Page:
The Penn State child sex abuse case highlighted failures to act among numerous adults in positions of responsibility, as chilling details of football coach Gerald Sandusky’s sexual abuse of children over the course of decades came to light.1 Although it is unclear whether adults who chose to ignore ongoing child sexual abuse and rape would have acted differently had there been a legal requirement in place, it would have at least enabled their prosecution after the fact. In the aftermath, Pennsylvania adopted extensive new legislation to prevent and detect child abuse. In particular, Pennsylvania expanded its definitions of mandatory reporters, requiring child abuse awareness training for any licensed health care professional in the state and significantly expanding mandatory lay reporters to include essentially any individual in contact with children, rather than specifically those in contact with children by virtue of their profession. In Philadelphia, these new reporting requirements have...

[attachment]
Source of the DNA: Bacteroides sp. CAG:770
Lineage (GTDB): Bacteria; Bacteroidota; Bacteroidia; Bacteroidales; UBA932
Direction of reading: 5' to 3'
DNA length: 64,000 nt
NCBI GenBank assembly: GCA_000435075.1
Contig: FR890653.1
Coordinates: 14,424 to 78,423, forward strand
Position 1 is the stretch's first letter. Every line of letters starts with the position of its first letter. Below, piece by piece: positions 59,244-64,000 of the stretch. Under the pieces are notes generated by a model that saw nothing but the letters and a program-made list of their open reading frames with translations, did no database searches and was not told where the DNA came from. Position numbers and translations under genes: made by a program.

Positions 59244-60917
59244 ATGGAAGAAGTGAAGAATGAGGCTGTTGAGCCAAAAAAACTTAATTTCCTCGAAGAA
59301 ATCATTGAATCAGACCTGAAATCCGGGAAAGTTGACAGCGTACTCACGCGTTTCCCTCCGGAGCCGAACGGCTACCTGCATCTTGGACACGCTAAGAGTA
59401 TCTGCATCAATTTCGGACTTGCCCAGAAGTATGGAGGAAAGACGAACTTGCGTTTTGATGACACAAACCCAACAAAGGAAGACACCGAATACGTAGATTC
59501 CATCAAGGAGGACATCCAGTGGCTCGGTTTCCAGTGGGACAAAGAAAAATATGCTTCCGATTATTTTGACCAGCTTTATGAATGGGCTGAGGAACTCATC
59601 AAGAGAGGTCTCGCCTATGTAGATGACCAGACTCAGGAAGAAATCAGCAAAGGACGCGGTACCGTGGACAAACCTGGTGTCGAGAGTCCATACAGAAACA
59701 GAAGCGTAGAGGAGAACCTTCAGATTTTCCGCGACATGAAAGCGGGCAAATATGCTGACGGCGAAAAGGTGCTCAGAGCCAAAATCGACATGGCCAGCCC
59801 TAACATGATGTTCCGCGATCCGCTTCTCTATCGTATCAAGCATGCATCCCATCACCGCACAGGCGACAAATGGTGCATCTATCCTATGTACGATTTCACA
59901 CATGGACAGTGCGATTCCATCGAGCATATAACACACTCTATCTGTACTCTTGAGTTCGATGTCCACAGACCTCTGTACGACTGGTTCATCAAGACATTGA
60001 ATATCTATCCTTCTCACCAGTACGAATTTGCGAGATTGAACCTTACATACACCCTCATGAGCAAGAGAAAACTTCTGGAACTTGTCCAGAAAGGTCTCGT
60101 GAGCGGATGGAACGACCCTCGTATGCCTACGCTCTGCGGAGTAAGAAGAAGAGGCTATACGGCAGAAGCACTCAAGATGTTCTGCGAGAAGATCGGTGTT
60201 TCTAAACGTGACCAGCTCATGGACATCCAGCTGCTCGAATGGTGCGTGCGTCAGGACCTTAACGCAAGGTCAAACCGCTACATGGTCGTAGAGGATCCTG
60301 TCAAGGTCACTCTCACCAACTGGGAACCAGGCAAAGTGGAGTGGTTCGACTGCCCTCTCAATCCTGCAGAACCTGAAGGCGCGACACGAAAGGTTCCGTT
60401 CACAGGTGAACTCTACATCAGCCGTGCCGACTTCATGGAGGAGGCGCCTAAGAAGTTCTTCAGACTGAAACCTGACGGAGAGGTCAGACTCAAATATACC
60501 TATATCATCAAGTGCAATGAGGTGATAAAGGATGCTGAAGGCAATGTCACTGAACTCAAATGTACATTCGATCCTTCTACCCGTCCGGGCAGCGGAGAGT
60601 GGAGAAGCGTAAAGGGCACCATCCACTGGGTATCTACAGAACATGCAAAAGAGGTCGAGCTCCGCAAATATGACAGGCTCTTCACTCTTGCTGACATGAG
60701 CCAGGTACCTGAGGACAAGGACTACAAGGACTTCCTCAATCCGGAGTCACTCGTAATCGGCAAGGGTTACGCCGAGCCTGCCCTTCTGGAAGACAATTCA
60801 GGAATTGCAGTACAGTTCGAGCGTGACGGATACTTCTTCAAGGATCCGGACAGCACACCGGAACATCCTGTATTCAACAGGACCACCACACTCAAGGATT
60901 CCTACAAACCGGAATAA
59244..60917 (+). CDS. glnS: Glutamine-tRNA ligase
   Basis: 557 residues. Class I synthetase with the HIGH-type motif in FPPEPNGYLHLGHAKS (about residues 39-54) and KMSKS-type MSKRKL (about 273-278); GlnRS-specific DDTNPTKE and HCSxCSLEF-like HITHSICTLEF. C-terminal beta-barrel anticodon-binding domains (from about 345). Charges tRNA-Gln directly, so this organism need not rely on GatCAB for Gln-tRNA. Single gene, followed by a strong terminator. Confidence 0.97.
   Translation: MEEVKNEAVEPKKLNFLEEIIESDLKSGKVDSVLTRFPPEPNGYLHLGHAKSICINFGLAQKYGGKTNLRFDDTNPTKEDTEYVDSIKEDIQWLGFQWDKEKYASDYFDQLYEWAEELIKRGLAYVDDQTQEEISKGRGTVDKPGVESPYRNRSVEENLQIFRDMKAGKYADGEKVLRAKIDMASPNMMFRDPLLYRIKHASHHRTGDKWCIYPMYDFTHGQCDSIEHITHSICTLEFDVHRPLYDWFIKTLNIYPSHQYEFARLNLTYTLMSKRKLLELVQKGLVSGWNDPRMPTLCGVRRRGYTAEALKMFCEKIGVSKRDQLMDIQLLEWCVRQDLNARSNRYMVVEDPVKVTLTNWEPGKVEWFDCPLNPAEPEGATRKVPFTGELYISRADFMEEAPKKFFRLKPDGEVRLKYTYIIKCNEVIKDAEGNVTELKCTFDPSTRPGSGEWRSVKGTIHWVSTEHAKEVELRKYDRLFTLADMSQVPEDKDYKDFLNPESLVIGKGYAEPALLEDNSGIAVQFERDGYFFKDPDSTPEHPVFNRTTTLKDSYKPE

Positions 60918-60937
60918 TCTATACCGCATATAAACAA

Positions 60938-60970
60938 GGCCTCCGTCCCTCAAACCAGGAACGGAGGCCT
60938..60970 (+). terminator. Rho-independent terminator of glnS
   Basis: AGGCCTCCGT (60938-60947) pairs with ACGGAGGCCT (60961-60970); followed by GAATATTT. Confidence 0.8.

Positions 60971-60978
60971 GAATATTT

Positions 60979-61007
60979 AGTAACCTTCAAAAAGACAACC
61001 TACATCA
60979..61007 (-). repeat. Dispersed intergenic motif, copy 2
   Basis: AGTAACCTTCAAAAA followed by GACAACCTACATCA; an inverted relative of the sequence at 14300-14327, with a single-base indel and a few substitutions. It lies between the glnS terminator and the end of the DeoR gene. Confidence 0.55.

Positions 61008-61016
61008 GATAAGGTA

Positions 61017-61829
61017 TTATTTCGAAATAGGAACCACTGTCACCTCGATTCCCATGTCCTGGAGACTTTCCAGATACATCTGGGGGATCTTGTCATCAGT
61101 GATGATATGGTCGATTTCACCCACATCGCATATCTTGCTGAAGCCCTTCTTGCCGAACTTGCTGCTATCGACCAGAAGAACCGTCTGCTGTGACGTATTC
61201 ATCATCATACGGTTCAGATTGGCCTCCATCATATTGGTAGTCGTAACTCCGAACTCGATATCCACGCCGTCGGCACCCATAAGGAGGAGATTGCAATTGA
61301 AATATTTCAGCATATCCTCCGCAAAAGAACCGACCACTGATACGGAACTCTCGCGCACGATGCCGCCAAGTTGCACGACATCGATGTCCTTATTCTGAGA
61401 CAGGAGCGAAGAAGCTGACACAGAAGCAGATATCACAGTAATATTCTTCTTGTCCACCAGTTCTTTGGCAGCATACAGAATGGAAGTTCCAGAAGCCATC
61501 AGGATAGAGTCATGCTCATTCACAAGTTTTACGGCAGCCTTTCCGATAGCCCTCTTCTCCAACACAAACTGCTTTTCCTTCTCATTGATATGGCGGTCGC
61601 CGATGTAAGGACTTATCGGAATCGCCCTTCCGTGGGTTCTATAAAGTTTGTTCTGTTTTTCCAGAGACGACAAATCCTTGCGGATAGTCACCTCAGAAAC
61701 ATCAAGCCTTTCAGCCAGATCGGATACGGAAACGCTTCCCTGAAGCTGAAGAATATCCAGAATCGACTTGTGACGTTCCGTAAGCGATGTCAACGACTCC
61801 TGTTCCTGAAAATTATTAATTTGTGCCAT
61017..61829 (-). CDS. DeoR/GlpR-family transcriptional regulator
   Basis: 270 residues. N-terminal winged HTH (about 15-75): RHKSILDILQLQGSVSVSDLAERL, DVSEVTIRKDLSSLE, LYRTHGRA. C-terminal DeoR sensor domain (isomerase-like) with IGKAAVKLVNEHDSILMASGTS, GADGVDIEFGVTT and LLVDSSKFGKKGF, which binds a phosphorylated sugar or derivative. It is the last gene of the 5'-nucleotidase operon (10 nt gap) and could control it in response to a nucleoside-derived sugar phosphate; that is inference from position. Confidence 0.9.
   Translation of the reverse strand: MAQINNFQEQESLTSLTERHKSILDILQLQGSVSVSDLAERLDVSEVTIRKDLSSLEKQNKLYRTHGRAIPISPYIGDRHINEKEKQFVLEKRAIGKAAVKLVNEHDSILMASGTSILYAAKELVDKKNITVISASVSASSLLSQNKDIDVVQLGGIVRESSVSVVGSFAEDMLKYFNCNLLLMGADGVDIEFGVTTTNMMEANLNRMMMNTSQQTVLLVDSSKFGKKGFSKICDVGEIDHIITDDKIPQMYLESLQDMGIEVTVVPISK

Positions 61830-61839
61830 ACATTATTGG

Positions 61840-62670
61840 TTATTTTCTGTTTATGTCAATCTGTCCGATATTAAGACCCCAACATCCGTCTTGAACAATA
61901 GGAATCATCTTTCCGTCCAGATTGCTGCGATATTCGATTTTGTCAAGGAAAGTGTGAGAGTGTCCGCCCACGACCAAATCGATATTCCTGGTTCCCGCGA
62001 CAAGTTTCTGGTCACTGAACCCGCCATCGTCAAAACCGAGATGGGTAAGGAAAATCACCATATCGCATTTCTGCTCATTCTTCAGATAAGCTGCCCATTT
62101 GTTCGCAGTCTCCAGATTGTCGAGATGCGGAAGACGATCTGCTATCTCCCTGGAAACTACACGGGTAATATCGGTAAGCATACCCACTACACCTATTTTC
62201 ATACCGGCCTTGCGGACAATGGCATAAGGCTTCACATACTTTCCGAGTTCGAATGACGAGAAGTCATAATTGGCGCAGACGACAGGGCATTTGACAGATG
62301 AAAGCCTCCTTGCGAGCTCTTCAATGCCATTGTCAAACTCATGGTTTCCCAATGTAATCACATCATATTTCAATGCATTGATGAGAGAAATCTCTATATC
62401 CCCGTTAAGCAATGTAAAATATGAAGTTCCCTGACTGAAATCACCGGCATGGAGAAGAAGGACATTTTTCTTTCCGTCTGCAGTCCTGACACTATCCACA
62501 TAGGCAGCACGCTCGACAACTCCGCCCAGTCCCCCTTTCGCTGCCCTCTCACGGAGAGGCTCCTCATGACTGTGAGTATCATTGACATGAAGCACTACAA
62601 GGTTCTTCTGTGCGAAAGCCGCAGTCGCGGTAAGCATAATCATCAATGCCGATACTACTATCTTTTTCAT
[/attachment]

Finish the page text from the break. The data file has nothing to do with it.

Unintended Consequences of Expanded Mandatory Reporting Laws
POTENTIAL CONFLICT OF INTEREST: The author has indicated he has no potential conflicts of interest to disclose.
FINANCIAL DISCLOSURE: The author has no financial relationships relevant to this article to disclose.
Mical Raz; Unintended Consequences of Expanded Mandatory Reporting Laws. Pediatrics April 2017; 139 (4): e20163511. 10.1542/peds.2016-3511
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